Indian Transport & Logistics

Very nature of logistics demands more women in industry

Very nature of logistics demands more women in industry
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Logistics industry needs women and it is not the other way around. Women inherently possess skills and attitudes that can be very beneficial to a solution-providing and dynamic industry like the supply chain.

Every year on March 8, the world celebrates the social, economic, cultural, and political achievements of women. International Women’s Day (IWD) also marks a call to action for accelerating women's equality.

Ruby Abidi, director air cargo, cargo-partner looks back to the history of International Women’s Day and how it emerged in the early 1900s as a focal point to alleviate the disparity, accelerate gender issues and a call for action towards equality.

“With those baby steps that each generation of women took, they carved the path to drive change for many young women who now have ample opportunities,” she said.

“Personally for me, this is a day to celebrate the empowering women and their journey towards a gender-equal world and also to reiterate and showcase role models for the new generation of women. Role models provide more than inspiration. Their very existence proves that big, bold dreams are within reach for all of us,” she added.

Logistics as an industry has long been male-dominated and always kept women at bay due to many presuppositions and misconceptions. However, there have been attempts and initiatives from logistics companies and associations to disrupt the status quo.

“The emotional quotient that women leaders provided in keeping business functional, even during the pandemic, was remarkable, and this is now being recognized.”
Ruby Abidi, cargo-partner

For example, on IWD 2023, KSH Logistics has committed to increasing its women workforce by 25 percent in 2023.

The company already has over 15% female workforce, including security guards and housekeeping staff, and believes that diversity in the workplace is a key driver of success, as it brings different perspectives, experiences, and ideas to the table, enabling better decision-making and problem-solving.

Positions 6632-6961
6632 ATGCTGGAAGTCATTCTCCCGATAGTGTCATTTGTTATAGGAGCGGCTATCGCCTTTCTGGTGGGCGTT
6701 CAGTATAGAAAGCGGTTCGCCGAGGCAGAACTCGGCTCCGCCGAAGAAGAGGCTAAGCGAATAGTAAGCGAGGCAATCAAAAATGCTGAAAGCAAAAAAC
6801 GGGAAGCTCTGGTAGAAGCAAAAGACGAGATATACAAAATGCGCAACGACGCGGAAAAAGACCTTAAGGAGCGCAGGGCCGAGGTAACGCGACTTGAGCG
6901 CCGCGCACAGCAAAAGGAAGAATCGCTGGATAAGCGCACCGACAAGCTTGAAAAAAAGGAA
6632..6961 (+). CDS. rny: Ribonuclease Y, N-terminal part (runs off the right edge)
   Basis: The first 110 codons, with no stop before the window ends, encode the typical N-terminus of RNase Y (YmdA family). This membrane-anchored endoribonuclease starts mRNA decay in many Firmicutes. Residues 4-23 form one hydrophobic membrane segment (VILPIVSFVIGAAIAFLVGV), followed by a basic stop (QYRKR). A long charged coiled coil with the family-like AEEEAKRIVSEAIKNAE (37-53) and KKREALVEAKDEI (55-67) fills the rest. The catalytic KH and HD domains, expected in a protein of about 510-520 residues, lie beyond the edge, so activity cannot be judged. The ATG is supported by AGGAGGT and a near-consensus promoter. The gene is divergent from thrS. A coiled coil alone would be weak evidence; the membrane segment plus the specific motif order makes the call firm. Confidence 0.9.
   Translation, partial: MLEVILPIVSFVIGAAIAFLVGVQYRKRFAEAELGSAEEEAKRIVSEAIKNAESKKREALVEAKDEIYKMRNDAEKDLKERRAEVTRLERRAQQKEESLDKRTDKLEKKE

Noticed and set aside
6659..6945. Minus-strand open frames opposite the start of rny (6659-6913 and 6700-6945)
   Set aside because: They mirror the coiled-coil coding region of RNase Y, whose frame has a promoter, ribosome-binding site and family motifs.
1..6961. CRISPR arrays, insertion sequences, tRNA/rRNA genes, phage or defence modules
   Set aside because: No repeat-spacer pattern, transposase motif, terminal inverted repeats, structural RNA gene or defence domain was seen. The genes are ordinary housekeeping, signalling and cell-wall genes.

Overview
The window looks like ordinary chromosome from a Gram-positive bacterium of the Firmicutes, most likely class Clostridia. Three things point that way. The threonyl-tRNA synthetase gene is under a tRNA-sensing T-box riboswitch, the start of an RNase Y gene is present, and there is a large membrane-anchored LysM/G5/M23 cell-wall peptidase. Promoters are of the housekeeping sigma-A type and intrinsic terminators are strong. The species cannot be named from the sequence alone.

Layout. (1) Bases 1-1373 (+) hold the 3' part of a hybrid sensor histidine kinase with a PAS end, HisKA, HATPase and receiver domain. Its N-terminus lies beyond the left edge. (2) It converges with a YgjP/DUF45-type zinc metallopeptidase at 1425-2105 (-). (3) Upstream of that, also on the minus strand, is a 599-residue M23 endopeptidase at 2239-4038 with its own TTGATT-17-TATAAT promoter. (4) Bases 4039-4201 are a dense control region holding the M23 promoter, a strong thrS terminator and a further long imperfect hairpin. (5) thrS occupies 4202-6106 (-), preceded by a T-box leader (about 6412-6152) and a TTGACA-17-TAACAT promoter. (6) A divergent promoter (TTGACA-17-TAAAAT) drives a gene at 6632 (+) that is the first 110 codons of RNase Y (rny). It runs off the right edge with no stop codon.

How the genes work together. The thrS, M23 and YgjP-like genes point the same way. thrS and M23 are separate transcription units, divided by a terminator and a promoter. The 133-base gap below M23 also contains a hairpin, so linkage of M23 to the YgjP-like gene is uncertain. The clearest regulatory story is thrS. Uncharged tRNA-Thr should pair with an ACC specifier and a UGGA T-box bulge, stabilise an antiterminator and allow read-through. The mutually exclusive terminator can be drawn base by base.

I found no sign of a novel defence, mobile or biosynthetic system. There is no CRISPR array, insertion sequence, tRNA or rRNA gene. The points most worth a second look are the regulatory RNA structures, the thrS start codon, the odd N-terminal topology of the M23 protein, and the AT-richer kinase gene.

In January 2023, Mahindra Logistics committed to DEI (Diversity, Equity, and Inclusion) in its workforce and announced that in an effort to achieve true equality, it has teamed with female e-bike riders for last-mile deliveries.

In a global first, Danish carrier Maersk hired 84 women in September 2022 to exclusively manage the newly opened warehouse at Dadri, Uttar Pradesh.

Meanwhile, Zaiba Sarang, co-founder, iThink Logistics notes that working as a co-founder in a male bastion industry such as logistics was never a challenge for her but always an opportunity to shine in the untapped market.

“Though sometimes it felt a little bit lonelier to not see similar faces in the room that I entered, therefore International Women's Day is a significant day for me,” she said.

“Gender inequality still persists in many forms, from unequal pay to underrepresentation in leadership positions. This year, in 2023, we are excited to see more women-led startups in the logistics tech industry and more support for women entrepreneurs. We hope to see more investment and funding opportunities for women-led companies and more recognition of the contributions that women make to the industry and the economy as a whole,” she added.

“They bring unique perspectives and approaches to problem-solving, contributing to the overall growth and success of the industry.”
Zaiba Sarang, iThink Logistics

Talking about why the logistics industry should take IWD seriously, Abidi points out the very nature of the industry. She thinks that the logistics industry once touted as a male domain, has recognized the benefits of diversity and how it helps in taking the business to the next level.

“Logistics is a solution-driven, dynamic industry which is constantly changing. This is why we need people who provide stability and possess skills like empathy, creativity and high emotional intelligence, which are often inherent in women,” she said.

Meanwhile, Sarang thinks that the logistics industry should take International Women's Day seriously because it provides an opportunity to acknowledge the contributions of women in the industry, highlight the gender-based challenges they face, and commit to creating a more inclusive and diverse workplace.

“Women have been historically underrepresented in the logistics industry, with men holding the majority of positions at all levels, from entry-level roles to senior leadership positions. This gender gap not only limits the career opportunities for women but also hinders the industry's growth and innovation potential,” she said.

Women play important roles across various functions in logistics companies, from operations and sales to finance and management.